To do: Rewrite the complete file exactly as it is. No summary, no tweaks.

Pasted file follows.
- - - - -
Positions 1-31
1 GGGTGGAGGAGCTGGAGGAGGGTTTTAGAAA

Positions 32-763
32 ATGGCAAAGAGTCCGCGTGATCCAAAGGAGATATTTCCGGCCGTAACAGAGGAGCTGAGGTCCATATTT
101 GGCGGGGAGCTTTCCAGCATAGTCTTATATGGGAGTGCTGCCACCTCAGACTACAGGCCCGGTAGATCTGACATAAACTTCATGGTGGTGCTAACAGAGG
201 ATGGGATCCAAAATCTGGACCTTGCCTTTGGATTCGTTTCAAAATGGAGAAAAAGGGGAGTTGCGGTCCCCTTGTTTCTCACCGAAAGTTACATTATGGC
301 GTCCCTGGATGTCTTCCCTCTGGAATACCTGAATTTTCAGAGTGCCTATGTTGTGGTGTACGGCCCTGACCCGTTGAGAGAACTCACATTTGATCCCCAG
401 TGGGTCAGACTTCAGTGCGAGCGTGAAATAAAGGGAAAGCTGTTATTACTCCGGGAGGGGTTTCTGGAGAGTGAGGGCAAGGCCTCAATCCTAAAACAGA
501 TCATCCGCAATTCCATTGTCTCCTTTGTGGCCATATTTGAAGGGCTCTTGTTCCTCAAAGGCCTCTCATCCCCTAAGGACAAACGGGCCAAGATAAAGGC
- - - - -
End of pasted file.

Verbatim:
Positions 1-31
1 GGGTGGAGGAGCTGGAGGAGGGTTTTAGAAA

Positions 32-763
32 ATGGCAAAGAGTCCGCGTGATCCAAAGGAGATATTTCCGGCCGTAACAGAGGAGCTGAGGTCCATATTT
101 GGCGGGGAGCTTTCCAGCATAGTCTTATATGGGAGTGCTGCCACCTCAGACTACAGGCCCGGTAGATCTGACATAAACTTCATGGTGGTGCTAACAGAGG
201 ATGGGATCCAAAATCTGGACCTTGCCTTTGGATTCGTTTCAAAATGGAGAAAAAGGGGAGTTGCGGTCCCCTTGTTTCTCACCGAAAGTTACATTATGGC
301 GTCCCTGGATGTCTTCCCTCTGGAATACCTGAATTTTCAGAGTGCCTATGTTGTGGTGTACGGCCCTGACCCGTTGAGAGAACTCACATTTGATCCCCAG
401 TGGGTCAGACTTCAGTGCGAGCGTGAAATAAAGGGAAAGCTGTTATTACTCCGGGAGGGGTTTCTGGAGAGTGAGGGCAAGGCCTCAATCCTAAAACAGA
501 TCATCCGCAATTCCATTGTCTCCTTTGTGGCCATATTTGAAGGGCTCTTGTTCCTCAAAGGCCTCTCATCCCCTAAGGACAAACGGGCCAAGATAAAGGC